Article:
96th DOG Annual Meeting, 1998



U. Pleyer1, P. Rieck1, C. Hartmann1, H.-D. Volk2, T. Ritter2

The transfer of recombinant DNA into specific organs may offer new therapeutic options in transplantation medicine. Ex vivo gene therapy seems especially attractive to modulate the allogeneic immune response in keratoplasty. This study examined the potential to express the Th2-cytokine Interleukin-4 (IL-4) in organ cultured corneas.

Methods: Wistar rat corneas were transfected with the recombinant adenovirus El/E3 containing the AdrlL-4 gene. Ex vivo infections were performed using two different concentrations of AdrlL-4 (2x107 pfu and 2x108 pfu) in DMEM/2% FCS for 3 hours. The infection medium was replaced by DMEM/10%FCS for organ culture. After 24, 72 and 144 hours aliquots of supernatants were assayed for IL-4 by ELISA. Control corneas were infected with a reporter construct (Adb-Gal).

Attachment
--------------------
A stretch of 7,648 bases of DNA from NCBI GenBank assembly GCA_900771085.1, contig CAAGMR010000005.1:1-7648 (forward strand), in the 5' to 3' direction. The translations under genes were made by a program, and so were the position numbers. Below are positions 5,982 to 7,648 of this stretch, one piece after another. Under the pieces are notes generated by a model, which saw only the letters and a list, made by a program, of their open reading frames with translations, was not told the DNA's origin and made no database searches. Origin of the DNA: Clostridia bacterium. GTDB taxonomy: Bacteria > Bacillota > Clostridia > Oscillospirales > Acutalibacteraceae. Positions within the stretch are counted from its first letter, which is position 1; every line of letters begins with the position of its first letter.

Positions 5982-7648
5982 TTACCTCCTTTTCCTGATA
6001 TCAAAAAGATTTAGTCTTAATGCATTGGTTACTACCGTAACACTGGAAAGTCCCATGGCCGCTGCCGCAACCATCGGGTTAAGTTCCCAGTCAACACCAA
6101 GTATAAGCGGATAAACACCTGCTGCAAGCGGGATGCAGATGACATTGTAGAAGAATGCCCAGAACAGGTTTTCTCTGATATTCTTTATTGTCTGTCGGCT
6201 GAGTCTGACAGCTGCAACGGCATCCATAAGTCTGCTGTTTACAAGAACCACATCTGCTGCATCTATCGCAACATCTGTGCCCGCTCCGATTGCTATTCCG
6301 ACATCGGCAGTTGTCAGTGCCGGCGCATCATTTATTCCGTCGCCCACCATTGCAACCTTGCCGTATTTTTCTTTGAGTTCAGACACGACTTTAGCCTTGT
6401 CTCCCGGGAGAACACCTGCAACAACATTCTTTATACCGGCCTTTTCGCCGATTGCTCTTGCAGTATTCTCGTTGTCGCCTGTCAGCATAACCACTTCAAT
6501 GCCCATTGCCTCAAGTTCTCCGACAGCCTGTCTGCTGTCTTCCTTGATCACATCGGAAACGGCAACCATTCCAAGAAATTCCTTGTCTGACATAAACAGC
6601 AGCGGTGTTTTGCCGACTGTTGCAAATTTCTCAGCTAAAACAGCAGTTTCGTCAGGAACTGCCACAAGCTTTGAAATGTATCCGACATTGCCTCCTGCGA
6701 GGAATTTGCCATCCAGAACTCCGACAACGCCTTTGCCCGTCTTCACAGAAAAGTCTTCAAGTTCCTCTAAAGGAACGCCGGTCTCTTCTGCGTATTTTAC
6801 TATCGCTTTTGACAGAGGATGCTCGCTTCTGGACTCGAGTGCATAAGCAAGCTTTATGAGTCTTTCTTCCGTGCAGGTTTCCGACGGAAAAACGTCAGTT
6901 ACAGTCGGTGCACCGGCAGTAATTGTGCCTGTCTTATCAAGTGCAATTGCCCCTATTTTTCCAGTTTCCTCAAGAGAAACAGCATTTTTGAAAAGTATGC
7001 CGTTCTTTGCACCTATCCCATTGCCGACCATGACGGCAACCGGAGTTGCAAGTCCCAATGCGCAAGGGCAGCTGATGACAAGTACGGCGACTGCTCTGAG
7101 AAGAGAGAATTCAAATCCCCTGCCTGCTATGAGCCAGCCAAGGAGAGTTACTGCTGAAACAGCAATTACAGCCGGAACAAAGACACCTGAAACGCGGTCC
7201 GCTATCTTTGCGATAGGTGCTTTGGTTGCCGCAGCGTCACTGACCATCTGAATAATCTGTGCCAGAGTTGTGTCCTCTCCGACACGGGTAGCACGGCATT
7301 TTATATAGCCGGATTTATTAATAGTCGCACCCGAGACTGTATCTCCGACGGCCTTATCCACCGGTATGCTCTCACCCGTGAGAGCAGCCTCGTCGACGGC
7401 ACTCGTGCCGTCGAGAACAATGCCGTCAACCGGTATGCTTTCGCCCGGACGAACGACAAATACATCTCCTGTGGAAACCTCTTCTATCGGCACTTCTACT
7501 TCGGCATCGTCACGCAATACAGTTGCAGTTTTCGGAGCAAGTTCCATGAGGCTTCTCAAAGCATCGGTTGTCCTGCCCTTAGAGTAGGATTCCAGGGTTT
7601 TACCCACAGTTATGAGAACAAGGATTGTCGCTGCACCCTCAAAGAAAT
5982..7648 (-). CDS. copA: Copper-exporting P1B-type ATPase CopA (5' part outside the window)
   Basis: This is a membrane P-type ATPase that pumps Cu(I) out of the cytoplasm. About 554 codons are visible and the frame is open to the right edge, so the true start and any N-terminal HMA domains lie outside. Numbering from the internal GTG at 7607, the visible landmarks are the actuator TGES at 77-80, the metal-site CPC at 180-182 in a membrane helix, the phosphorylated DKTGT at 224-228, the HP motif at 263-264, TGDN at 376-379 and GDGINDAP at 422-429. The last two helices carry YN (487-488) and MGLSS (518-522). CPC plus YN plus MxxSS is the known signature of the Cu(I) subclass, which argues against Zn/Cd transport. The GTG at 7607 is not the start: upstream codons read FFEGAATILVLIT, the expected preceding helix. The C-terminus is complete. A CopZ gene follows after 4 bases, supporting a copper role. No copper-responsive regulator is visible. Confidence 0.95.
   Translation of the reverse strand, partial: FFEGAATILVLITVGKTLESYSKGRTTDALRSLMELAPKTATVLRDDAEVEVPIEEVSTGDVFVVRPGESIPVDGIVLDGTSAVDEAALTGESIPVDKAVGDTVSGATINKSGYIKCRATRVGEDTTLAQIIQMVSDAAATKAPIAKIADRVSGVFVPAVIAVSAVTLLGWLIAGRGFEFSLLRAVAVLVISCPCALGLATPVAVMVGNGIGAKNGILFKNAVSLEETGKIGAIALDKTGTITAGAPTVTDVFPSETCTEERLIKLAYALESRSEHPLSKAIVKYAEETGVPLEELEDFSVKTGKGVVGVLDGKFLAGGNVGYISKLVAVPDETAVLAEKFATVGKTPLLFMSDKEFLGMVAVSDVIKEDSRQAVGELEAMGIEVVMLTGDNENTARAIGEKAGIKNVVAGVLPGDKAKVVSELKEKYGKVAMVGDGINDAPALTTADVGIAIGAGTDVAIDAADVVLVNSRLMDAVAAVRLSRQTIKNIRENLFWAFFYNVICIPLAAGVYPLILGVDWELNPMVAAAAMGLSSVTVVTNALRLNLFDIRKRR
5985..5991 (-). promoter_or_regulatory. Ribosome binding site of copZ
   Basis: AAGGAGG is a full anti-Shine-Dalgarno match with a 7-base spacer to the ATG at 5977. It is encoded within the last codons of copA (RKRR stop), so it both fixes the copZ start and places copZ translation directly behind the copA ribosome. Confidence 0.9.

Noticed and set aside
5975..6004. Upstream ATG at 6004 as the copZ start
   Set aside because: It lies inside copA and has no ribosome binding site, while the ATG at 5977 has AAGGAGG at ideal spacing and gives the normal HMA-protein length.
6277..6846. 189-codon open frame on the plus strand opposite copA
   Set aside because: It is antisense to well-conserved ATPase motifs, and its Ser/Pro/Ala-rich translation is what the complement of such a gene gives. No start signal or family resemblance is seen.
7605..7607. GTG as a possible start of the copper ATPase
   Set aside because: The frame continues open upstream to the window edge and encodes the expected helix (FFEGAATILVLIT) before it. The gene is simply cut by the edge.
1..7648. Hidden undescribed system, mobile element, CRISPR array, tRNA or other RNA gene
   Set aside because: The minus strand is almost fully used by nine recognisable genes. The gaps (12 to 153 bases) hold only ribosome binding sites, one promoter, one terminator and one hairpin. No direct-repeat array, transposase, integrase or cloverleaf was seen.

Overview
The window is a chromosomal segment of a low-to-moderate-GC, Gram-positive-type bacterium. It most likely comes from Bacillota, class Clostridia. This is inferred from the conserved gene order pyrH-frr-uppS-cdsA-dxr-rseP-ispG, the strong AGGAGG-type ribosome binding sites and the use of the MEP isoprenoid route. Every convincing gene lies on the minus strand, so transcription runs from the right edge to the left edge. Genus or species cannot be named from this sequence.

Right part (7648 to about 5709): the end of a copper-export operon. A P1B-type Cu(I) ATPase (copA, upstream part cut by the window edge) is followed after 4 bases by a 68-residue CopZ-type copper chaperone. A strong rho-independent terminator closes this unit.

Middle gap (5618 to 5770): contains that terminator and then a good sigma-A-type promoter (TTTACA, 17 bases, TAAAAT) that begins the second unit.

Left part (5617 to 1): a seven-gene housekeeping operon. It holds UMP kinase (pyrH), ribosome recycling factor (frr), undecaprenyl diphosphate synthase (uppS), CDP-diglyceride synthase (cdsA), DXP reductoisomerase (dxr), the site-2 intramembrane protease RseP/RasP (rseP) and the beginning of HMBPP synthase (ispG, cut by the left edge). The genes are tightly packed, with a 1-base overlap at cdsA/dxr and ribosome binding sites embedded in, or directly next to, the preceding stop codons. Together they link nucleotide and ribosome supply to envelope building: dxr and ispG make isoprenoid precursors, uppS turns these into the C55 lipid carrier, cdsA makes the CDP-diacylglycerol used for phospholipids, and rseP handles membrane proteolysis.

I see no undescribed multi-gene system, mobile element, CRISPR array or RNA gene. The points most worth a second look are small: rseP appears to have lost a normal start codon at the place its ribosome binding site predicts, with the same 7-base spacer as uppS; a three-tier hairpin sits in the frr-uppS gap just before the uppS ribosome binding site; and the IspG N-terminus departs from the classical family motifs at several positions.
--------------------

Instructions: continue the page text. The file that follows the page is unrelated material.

Results: The infection of rat corneas with the adenoviral vector AdlL-4 in vitro resulted in high expression of IL-4 after 72 hours in a dose dependent manner (2x107 pfu, conc: 230pg IL-4/ml; 2x 108 pfu, conc: > 30ng IL-4/ml). Production of IL-4 was already detectable after 24 hours for the corneas infected with the higher concentration of AdrlL-4. The infection of rat corneas with Adb- Gal did not lead to any IL-4 production in vitro.

Conclusions: In this study we have shown the successful adenoviral-mediated gene transfer of the Th2-cytokine IL-4 in rat cornea in vitro. Further studies are in progress to investigate the role of IL-4 in the prevention of an allogeneic immune response against genetically modified cornea transplants.

Supported by DFG (Pl 150/9-1 and Vo 489/6-1)

1 Dept. of Ophthalmology, Charité, Campus Virchow Klinikum, 13353 Berlin

2 Institute of Medical Immunology, Charité, Berlin, Germany